The back of a cello may be seen suspended at the top of a corner by a 3-metre long spike, which appears to rest naturally on the ground. Violoncelo preparado [Prepared cello]is the title of this installation by Ricardo Jacinto, an artist with a background in architecture and music, who deliberately quotes the “Prepared piano” by the American avant-garde composer John Cage. We are therefore referred to an instrument whose harmonic and tonal scale is altered by the intrusion of "preparative objects". Cage used wood, rubber, and metal wedges between the strings of the piano. Jacinto also uses a stringed instrument (one with which he had a special bond because it was his first cello), but prepares it so as to insure that it cannot be played: he greatly increases the length of the spike and places it in a delicate balance more than 3 metres high, facing away from the viewer.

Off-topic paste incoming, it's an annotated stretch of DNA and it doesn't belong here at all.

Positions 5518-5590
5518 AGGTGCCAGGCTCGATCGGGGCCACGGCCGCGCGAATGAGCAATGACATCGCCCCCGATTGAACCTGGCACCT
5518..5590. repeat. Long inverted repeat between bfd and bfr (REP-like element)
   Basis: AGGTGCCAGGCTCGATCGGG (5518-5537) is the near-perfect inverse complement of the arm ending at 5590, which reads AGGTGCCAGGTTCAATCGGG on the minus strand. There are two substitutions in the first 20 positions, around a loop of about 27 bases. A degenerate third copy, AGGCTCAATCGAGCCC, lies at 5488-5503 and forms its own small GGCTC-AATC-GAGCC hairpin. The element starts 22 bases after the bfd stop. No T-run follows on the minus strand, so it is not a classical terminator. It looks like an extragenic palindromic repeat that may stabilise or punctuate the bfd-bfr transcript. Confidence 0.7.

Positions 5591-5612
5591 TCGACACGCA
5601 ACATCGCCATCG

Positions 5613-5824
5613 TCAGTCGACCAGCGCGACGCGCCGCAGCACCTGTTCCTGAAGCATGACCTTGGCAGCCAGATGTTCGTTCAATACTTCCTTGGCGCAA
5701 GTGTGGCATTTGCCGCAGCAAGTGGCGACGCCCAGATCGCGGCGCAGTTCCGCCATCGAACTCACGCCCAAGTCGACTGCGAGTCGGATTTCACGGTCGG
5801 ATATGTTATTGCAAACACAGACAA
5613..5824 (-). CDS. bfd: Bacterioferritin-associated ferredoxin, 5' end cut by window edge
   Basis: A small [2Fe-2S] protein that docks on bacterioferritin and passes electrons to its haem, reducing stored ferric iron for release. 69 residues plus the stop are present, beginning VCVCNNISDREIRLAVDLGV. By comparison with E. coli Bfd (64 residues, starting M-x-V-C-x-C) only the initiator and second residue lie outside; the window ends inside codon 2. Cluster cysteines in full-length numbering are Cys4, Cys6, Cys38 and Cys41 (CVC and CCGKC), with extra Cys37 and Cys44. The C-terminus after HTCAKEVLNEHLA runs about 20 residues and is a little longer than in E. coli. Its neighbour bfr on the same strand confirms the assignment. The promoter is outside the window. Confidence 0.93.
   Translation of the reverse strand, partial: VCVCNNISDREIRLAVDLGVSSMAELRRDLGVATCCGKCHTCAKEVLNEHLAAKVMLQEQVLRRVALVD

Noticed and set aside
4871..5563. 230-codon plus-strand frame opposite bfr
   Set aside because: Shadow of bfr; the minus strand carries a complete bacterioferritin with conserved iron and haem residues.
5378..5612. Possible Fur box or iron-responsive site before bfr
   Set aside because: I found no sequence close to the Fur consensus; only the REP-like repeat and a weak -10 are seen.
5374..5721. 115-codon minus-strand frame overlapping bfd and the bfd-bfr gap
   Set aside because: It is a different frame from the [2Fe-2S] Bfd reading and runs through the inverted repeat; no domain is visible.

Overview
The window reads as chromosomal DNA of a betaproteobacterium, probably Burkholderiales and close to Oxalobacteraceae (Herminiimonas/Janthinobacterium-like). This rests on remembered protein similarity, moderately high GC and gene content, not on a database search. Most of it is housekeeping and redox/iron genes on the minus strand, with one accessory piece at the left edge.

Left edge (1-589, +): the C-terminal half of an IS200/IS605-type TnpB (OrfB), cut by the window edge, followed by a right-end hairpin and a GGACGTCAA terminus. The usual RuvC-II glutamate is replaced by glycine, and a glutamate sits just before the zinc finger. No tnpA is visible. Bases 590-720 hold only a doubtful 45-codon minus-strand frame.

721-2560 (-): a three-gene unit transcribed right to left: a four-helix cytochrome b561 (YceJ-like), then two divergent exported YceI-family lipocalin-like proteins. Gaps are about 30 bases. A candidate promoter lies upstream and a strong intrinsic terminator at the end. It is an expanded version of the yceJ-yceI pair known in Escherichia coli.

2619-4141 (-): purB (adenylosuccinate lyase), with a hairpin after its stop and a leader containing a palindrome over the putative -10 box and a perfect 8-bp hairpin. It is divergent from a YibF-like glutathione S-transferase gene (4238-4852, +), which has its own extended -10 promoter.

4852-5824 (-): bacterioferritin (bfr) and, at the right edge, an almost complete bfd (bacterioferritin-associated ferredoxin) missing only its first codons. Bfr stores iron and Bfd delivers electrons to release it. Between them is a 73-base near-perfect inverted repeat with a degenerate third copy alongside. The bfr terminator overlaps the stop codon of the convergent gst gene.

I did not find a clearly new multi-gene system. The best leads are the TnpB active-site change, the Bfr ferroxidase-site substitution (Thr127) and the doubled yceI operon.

Just as Cage instructed in 4'33 " – an audacious piece composed "for any instrument or combination of instruments" – that for 4 minutes and thirty-three seconds precisely the instrument or instruments should not be played, so does Jacinto emphasize the surrounding sounds produced, not by the instrument which is made into an object of contemplation, but by the setting which it inhabits.

This work took part of the artist’s solo exhibition curated by Sérgio Mah that took place at the Centro de Artes Visuais, Coimbra,  between December 2018 and March 2019.

Ricardo Jacinto
Violoncelo preparado
2005
Instalação
Violoncelo e varão em aço inox
428 cm x 45 cm
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